American New Haven

New Haven is a port city located in New Haven County, in southern Connecticut, where the Quinnipiac River and other small rivers flow into Long Island Sound. When the first Europeans arrived in the seventeenth century, the Quinnipiack Indians were inhabiting the area. They were semi-sedentary, hunting wild animals such as deer and fowl, harvesting shellfish and scaled fish, and collecting roots, nuts, and fruits. They also cultivated corn, beans, and squash to supplement their diet.

In 1638, Theophilus Eaton and the Reverend John Davenport left Boston with a company of about 500 Puritans and sailed into New Haven harbor. After learning that the Mohawk and Pequot tribes were threatening the Quinnipiack and other tribes in the area, the Puritan colonists purchased land from Momauguin, the leader of the Quinnipiack, offering a small assortment of European goods and protection against raids by other native peoples. The colony had no official charter, so the colonists met on June 4, 1639, to establish a government and church polity similar to the Massachusetts model. The following year, they renamed the settlement New Haven, and, by 1641, the town had grown to about 800 settlers. Built on a grid of nine squares, the central grid was designated the market place, a public area now called The Green. The colony soon expanded to include a series of detached settlements along Long Island Sound, such as Guilford, Branford, Milford, and Stamford; Southold, on the eastern end of Long Island; and settlements as far away as present-day Salem, New Jersey.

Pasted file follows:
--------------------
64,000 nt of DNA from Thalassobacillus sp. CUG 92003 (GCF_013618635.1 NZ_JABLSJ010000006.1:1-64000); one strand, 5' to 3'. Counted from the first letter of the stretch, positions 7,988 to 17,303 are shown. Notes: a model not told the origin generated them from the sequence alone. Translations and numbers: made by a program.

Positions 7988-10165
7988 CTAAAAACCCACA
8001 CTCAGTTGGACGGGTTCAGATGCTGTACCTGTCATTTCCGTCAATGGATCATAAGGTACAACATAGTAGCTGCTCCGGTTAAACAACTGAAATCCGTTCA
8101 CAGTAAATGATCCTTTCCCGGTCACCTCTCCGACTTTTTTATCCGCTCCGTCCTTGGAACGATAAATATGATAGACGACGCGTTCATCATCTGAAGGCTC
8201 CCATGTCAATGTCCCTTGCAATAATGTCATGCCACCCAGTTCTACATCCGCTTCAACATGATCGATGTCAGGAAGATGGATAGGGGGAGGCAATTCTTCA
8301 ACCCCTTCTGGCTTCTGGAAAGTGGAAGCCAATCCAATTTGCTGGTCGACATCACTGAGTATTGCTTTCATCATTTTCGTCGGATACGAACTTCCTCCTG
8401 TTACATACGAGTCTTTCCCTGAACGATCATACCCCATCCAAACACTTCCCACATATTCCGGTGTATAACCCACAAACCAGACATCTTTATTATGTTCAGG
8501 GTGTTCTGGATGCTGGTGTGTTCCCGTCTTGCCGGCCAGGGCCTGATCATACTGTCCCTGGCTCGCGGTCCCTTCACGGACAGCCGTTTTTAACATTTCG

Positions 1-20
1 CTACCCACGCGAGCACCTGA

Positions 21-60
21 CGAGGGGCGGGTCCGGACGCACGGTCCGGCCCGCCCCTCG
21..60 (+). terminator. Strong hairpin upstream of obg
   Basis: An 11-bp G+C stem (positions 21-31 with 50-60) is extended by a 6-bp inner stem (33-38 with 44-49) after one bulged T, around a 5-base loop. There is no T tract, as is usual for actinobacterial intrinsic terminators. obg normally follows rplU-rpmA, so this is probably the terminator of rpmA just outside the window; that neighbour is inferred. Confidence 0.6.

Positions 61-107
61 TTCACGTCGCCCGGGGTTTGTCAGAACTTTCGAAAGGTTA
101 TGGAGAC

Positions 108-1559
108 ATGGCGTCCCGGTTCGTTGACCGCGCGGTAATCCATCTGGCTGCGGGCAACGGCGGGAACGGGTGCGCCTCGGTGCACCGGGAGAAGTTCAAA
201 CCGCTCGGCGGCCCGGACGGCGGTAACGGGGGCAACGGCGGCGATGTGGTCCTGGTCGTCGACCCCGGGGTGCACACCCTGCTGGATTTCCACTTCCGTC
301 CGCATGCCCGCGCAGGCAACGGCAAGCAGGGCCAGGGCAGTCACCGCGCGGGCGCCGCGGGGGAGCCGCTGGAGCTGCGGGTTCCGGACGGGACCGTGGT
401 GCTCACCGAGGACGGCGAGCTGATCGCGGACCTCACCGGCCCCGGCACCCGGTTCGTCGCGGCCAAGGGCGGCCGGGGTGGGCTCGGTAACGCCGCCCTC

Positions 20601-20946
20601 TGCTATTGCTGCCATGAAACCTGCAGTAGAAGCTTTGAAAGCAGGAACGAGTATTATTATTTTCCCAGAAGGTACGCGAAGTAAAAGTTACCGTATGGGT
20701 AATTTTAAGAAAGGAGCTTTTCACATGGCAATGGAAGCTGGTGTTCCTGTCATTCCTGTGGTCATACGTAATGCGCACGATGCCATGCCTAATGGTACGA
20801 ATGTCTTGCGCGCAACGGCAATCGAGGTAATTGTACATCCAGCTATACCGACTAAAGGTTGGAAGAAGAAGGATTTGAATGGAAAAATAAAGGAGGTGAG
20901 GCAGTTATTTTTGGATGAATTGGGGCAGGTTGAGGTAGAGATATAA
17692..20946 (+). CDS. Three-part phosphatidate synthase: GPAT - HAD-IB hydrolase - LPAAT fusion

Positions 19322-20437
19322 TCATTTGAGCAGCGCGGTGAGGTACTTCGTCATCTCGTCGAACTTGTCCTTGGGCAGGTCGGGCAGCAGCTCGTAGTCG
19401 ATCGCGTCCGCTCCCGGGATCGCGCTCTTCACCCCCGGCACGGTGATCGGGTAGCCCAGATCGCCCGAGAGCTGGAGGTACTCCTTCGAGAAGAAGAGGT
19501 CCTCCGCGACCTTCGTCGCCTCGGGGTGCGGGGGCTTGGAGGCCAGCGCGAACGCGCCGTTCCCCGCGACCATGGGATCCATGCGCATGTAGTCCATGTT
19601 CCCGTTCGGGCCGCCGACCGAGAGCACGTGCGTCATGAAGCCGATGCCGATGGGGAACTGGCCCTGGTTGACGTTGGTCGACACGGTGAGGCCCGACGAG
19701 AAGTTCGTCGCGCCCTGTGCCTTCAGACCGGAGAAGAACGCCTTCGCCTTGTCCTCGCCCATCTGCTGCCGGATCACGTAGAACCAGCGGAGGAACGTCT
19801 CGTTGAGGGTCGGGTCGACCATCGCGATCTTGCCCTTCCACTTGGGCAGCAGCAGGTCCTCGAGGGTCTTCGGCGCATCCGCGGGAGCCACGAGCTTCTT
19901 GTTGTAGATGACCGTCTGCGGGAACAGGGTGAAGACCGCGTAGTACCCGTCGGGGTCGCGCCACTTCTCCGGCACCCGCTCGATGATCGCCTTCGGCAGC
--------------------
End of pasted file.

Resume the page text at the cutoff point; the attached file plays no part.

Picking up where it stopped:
With New Haven’s fine natural harbor, the first settlers had predicted that their town would grow into a prosperous, commercial seaport. The sudden decline in the number of new immigrants coming to New England and Boston’s predominance in commercial trade with Britain, however, hampered any prospect of New Haven becoming a commercial hub in the Atlantic world. After failing to establish a direct trade route to England in 1646, the settlement evolved into a small agricultural seaport town, overshadowed by the commercial seaports of Boston and New Amsterdam. During the British Civil Wars, New Haven supported the parliamentary side; after the restoration of Charles II, it became the refuge of three regicide judges, Edward Whalley, William Goffe, and John Dixwell. John Davenport, as it was later revealed, hid the regicides in a cave on West Rock, where they eluded the king’s officials. After changing their identities, Whalley and Goffe settled in Hartford and then Massachusetts, and Dixwell settled in New Haven.

It was around this time that Charles II gave his brother James, the Duke of York, the lands between the Delaware and Connecticut Rivers. After James seized New Amsterdam in 1664, the New Haven Colony, fearing a union with New York under the rule of a Catholic regent, reluctantly agreed to merge with the colony of Connecticut under the Charter of 1662. With the establishment of the Dominion of New England in 1688, James annulled the colony’s charter, but it was reinstated by William and Mary following the Glorious Revolution in 1689.